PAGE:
Category Archives: Attorney General Talis Colberg

Gov. Palin Press Conference Focuses on Colberg Resignation, Federal Stimulus Money

JUNEAU, Alaska — Gov. Sarah Palin gave her first major news conference of 2009 on Wednesday, a day after Attorney General Talis Colberg’s resigned.

Palin said Colberg resigned amid a “harsh political environment.”

Palin repeated her earlier statement that Colberg chose to resign himself, and that he was not asked to write a letter to Sen. Hollis French, much like Lt. Gov. Sean Parnell did.

Palin said Colberg didn’t give a specific reason for his resignation, only saying that Colberg said it was in the best interest of the state.

“It was his choice to resign and if you want to talk to him more in detail about why he chose to resign, to leave state service, you’re free to do that,” Palin said. “I won’t speak for him.”

Palin received a letter Tuesday from Senate President Gary Stevens about what the governor called “a harsh political environment created during Troopergate.”

“I, like many Alaskans, was disappointed last fall with the way this matter became unnecessarily politicized during the national political campaign,” Stevens said in the letter. “We did not intend to smear or assault any of the witnesses; we want to put this behind us and move forward on issues of importance to all Alaskans.”

Palin said she did not want to talk about the issue further, and called it a personal issue.

She also talked about the federal stimulus package and said that the state will accept its share of funds — if those funds make sense for the state.

She specifically mentioned construction projects that need to happen.

Palin has voiced opposition to money for other programs in the past. She said the state might have to pick up the tab for some programs once it’s gone through the federal money.

Jason Lamb
KTUU – Alaska’s News Source

Advertisements

Supreme Court Won’t Block Gov. Palin Troopergate Inquiry

State Sen. Hollis French, D-Anchorage, left, talks with attorney Peter Maassen after oral arguments before the Alaska Supreme Court in Anchorage Oct. 8, 2008.

State Sen. Hollis French, D-Anchorage, left, talks with attorney Peter Maassen after oral arguments before the Alaska Supreme Court in Anchorage Oct. 8, 2008.

Just in from the Anchorage Daily News this afternoon… the Alaska Supreme Court rejected attempts by Republican legislators to close the Troopergate ethics investigation of Alaska Governor Sarah Palin!  In the article by Sean Chockerham, the Supreme Court’s ruling clears the way for Steven Branchflower to release his investigative findings tomorrow on Friday, October 10, 2008.   

The Alaska Supreme Court today rejected an attempt by a group of six Republican legislators to shut down the Legislature’s investigation of Gov. Sarah Palin.

The ruling means that Steve Branchflower, the investigator hired by the Legislative Council, will release his report as scheduled on Friday. Branchflower is looking into Palin’s dismissal of her public safety commissioner, Walt Monegan, and whether she improperly pressured him to fire a state trooper divorced from her sister.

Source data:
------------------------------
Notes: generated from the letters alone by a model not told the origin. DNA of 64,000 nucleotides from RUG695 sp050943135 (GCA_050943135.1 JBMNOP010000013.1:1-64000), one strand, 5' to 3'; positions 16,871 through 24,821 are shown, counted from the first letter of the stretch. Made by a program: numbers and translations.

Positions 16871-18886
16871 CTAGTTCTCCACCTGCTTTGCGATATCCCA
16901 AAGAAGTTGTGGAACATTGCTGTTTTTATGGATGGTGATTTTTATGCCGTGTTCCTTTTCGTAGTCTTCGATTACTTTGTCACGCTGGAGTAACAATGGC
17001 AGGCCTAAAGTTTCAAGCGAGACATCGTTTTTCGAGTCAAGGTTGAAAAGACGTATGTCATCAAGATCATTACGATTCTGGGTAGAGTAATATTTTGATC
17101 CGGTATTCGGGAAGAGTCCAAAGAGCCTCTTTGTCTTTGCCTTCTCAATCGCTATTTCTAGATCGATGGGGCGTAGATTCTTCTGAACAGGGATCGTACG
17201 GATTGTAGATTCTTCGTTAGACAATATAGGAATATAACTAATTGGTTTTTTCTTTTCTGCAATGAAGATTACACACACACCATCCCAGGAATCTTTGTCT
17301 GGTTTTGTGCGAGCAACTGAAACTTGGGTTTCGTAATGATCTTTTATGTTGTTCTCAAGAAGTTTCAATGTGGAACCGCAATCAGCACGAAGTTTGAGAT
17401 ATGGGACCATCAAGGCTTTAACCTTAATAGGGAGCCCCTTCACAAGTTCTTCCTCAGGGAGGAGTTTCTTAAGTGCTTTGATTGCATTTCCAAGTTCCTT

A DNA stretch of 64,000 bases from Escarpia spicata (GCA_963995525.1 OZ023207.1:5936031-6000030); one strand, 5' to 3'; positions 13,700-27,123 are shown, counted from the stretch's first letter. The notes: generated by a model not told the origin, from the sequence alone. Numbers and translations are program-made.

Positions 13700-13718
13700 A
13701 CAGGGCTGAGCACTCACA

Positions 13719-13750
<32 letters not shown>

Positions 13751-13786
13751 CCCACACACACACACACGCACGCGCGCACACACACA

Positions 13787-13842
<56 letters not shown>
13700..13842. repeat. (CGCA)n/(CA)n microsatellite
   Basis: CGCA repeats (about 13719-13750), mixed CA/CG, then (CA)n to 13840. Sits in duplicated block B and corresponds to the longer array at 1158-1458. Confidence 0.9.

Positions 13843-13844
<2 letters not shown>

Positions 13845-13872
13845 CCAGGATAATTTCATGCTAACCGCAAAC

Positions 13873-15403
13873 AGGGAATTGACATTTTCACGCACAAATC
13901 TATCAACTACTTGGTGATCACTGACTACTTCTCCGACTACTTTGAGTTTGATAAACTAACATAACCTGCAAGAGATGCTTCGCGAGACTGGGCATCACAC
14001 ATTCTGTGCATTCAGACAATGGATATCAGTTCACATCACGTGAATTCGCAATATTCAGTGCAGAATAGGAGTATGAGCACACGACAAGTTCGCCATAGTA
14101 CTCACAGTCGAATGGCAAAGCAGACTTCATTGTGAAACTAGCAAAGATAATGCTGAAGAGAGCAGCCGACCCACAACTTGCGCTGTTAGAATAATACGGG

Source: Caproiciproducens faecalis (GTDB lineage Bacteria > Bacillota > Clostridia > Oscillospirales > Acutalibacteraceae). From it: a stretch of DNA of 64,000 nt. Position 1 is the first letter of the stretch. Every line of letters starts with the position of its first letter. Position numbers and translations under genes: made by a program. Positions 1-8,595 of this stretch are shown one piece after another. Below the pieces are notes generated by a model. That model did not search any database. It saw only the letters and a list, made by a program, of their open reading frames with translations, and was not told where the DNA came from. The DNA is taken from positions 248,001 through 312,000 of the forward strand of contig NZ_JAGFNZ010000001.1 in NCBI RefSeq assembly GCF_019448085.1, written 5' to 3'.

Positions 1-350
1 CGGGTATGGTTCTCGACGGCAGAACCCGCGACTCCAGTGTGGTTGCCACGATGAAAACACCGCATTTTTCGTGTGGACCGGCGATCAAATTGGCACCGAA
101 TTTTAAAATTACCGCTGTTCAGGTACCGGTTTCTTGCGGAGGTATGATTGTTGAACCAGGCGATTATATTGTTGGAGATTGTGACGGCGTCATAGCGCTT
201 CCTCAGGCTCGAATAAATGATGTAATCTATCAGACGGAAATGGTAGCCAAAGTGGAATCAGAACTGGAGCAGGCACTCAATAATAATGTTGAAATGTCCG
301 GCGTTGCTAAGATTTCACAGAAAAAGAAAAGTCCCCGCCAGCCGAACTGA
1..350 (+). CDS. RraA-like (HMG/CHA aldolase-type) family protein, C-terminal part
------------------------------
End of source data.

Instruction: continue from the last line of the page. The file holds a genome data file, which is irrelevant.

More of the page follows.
The state Supreme Court rejected an appeal by Texas-based Liberty Legal Institute and Anchorage attorney Kevin Clarkson, who filed the lawsuit on behalf of the Alaska Republican state legislators opposed to their colleagues’ investigation.

The state legislators whose names appeared on the appeal attempting to stop the investigation are Wes Keller, Mike Kelly, Fred Dyson, Tom Wagoner, Carl Gatto and Bob Lynn.

Their lawyers argued that allowing the investigation to proceed would threaten the right under the Alaska Constitution to a “fair and just” investigation by the Legislature. They allege bias among the legislators who are leading the investigation, and that the Legislative Council lacks the authority to order the probe.

Anchorage Superior Court Judge Michalski ruled last week that the conduct of the investigation did not violate the right to fairness. He found the Legislature has the right to investigate and issues like whether it happens through a council or committee are not for the courts to decide and is “business to be left to the legislative branch.”

The Alaska Supreme Court today upheld Michalski’s ruling in a two-page decision. The court clerk, Marilyn May, wrote that a full opinion explaining why would be coming.

Supreme Court Won’t Block Gov. Palin Troopergate Inquiry

Alaska Attorney General Talis Colberg Says 7 State Employees Will Now Testify in Gov. Palin Troopergate Investigation

As reported in this morning’s Anchorage Daily News by journalist Wesley Loy, State Attorney General Talis Colberg has announced that the seven state employees who previously refused to testify in the Governor Sarah Palin “Troopergate” ethics investigation will now cooperate with investigators. 

Alaska Gov. Sarah Palin’s attorney general announced Sunday that seven state employees will now honor subpoenas to testify in the legislative investigation of the Troopergate affair.

Attorney General Talis Colberg said the decision comes in light of Superior Court Judge Peter Michalski’s ruling last week rejecting an attempt to kill the subpoenas.